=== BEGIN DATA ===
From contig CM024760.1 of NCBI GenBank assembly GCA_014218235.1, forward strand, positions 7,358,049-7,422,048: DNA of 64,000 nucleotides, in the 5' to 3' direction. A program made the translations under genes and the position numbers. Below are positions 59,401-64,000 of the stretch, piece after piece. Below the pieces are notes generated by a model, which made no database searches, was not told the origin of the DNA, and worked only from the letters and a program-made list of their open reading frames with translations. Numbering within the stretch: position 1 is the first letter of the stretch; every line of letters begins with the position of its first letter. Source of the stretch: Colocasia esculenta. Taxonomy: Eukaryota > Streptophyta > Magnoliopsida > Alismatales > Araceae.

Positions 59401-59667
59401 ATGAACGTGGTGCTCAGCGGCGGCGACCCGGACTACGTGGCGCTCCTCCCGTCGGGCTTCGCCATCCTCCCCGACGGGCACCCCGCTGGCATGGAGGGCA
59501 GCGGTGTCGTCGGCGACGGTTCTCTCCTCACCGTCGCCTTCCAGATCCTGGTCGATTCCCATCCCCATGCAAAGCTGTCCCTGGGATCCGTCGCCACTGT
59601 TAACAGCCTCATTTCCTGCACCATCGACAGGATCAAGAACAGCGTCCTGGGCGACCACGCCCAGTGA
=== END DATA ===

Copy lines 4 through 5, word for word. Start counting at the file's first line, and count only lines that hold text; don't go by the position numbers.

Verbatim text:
59501 GCGGTGTCGTCGGCGACGGTTCTCTCCTCACCGTCGCCTTCCAGATCCTGGTCGATTCCCATCCCCATGCAAAGCTGTCCCTGGGATCCGTCGCCACTGT
59601 TAACAGCCTCATTTCCTGCACCATCGACAGGATCAAGAACAGCGTCCTGGGCGACCACGCCCAGTGA